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stereo potentiometer question

Discussion in 'Off Topic Threads' started by wireguy, Sep 14, 2013.

  1. wireguy

    wireguy TS Member

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    The left/right speaker control potentiometer on my stereo receiver died on one side. Does the replacement need to be linear or logarithmic? I would think in this application linear would be fine but maybe not. It's 200k ohm.
     
  2. larrystrollo

    larrystrollo Member

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    Linear makes sense to me.
     
  3. Brian in Oregon

    Brian in Oregon Well-Known Member

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    That's a very good question.

    And the answer is, unfortunately, it depends.

    I'm assuming that by "left/right speaker control potentiometer' you mean the output amplifier and not the left/right balance control. The balance control should be linear.

    A little background for volume control: Logarithmic controls work better for audio gear than linear. There are two reasons for this. First, the human ear has a logarithmic curve, so a log pot matches that better. Second, logarithmic pots give finer control at low volume, especially for headphone use.

    So one would think that the manufacturer would simply use a logarithmic pot, right?

    The problem is, the manufacturer may need a custom curve not available in an off the shelf logarithmic pot.

    So what some manufacturers do is use a linear pot and parallel resistors on it to make a custom curve.

    How do you tell this?

    One way would be to carefully look at a schematic to see if there are two resisters paralleling the pot.

    The other would be to measure the pot being replaced. Is it a single pot or are there two that are ganged? Usually a ganged pot is used in older equipment, one for each amplifier or preamp. In more modern equipment with digital control, the pot controls a digital circuit that then controls the amps. If it is a ganged pot, then likely one of them still works, allowing you to measure it. If it is a linear pot, then the 1/4, 1/2, 3/4 and full settings will be in linear proportion to each other. A log pot might be on a log scale or more, but whatever it is, it will not be linear. You'll have to have it removed from the circuit to measure. But you may be able to measure in circuit to see the curve if it had resistors paralleling it. I'll assume you know how to use an ohm meter.

    I've posted a link to a page that does the math for custom log pots using a linear pot, so you can see how using a linear pot in a log application works.
     
  4. wireguy

    wireguy TS Member

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    It's left right balance.

    I can see where the "human ear curve" make sense on volume control, logically, at least from my ignorance of the subject, there's nothing to be gained from logarithmic on left/right. I can also see the possibility of something more going on in left/right control than I'm aware of though.

    This is a 40 year old Technics receiver and it doesn't appear anything but a straight forward pot is being used.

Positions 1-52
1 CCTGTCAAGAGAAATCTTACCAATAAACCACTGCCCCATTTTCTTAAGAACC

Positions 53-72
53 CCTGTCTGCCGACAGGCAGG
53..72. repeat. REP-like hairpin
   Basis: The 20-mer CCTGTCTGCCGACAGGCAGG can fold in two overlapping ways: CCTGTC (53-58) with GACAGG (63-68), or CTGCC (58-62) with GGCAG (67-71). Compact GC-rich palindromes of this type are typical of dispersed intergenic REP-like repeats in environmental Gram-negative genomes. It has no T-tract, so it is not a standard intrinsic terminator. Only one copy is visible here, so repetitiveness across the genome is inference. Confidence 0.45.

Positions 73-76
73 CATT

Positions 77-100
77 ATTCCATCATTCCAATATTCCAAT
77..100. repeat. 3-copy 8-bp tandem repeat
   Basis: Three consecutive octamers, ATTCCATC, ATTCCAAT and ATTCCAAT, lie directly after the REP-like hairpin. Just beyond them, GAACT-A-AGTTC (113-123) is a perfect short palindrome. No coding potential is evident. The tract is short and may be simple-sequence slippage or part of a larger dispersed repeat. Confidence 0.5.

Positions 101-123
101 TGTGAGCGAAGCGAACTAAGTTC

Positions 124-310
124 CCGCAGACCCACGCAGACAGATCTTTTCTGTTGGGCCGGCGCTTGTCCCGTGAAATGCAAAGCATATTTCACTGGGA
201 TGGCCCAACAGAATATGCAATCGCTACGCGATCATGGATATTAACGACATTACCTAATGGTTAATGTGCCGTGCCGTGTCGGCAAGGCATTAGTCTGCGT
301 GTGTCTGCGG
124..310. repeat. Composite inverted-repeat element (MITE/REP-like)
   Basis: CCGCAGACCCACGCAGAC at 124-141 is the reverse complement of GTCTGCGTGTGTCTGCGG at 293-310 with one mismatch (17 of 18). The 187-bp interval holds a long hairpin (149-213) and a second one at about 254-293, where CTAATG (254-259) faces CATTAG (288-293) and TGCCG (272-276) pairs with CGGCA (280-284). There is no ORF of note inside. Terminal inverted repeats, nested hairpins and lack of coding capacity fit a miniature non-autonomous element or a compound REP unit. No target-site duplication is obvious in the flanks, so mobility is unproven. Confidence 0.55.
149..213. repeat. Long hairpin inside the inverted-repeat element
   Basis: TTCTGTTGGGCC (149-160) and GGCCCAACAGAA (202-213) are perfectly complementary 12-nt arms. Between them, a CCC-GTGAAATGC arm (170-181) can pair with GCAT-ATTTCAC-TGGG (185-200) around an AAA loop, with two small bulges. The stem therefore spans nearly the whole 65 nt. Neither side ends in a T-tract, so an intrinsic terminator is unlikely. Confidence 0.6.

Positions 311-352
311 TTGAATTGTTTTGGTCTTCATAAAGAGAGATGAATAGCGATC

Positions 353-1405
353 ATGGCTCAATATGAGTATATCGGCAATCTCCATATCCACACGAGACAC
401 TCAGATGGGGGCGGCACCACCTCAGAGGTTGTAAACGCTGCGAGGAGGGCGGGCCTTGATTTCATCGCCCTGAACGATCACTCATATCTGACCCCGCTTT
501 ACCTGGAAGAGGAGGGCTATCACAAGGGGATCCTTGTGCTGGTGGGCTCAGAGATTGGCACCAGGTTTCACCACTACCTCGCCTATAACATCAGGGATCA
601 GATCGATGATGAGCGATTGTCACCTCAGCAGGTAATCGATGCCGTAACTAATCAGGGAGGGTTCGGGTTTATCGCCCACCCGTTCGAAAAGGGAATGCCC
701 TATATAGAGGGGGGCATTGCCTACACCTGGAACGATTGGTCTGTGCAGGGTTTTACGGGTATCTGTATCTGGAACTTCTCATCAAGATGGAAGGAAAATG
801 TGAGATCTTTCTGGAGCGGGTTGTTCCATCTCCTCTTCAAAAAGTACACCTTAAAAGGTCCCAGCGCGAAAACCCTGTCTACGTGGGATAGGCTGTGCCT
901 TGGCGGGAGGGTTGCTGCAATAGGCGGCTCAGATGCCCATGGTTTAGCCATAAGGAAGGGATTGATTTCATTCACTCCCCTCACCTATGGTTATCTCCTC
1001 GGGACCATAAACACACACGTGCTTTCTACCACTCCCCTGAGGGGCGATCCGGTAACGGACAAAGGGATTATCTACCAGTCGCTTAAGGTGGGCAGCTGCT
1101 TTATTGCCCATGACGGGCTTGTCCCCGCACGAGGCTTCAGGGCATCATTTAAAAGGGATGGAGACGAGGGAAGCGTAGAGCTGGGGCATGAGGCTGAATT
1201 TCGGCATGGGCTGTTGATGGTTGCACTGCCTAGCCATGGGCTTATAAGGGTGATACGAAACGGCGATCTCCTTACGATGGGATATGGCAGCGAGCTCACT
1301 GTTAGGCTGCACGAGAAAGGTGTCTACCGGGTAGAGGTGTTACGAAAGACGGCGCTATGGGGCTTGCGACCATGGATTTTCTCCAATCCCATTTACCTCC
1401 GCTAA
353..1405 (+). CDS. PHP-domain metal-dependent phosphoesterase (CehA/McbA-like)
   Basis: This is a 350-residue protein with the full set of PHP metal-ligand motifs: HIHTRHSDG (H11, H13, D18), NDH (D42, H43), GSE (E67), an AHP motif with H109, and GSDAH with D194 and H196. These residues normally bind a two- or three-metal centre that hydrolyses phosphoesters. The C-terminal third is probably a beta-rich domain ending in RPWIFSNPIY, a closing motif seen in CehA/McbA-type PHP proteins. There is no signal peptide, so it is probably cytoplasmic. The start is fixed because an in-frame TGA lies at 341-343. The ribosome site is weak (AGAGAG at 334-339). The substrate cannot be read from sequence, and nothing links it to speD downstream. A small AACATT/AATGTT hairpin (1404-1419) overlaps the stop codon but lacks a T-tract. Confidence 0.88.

5. Brian in Oregon

    Brian in Oregon Well-Known Member

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    If it's left/right balance, then yes, go with a linear pot.

    The reason is, the center point is "zero" and you would go left or right in a linear line from there.

    If it was logarithmic, the scale would not be balanced from the "zero" or center point. It would have one side get louder suddenly, and the other would take excessive movement.
     
  6. wireguy

    wireguy TS Member

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    Thanks Brian. I should be able to get that locally then.
     
  7. halfmile

    halfmile Well-Known Member

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    Audio taper if the volume attenuator is the culprit. This is most likely 2 controls on one shaft, each controlling the input to the driver sections (L & R) of the amp.

    If you got a schematic when you bought it (common before the 90's) Newark might have an exact replacement.

    A lot depends here on the quality level of the equipment. If it's high end stuff, you may want to send it in.

    Just about everything got to be audiophile quality in the 90's when more IC's and fewer transistors were used.

    In the 70's there were great variations in quality, with Kenwood, Sansui, Sony, and Pioneer being the good stuff and the 23 percent better than that cost twice as much.

    there was a lot of crap being sold then too.

    HM
     
  8. wireguy

    wireguy TS Member

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    OK, I put a new pot in and the left side still won't work. In the trash it goes. I've been down this rabbit trail before.
     
  9. grntitan

    grntitan Well-Known Member

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    Time for a new stereo. They have changed a bit in 40 years. For one, they are a 1/4 the size. Two, they don't have 8 Track players. LOL
     
  10. Brian in Oregon

    Brian in Oregon Well-Known Member

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    What is the make and model of the receiver?
     
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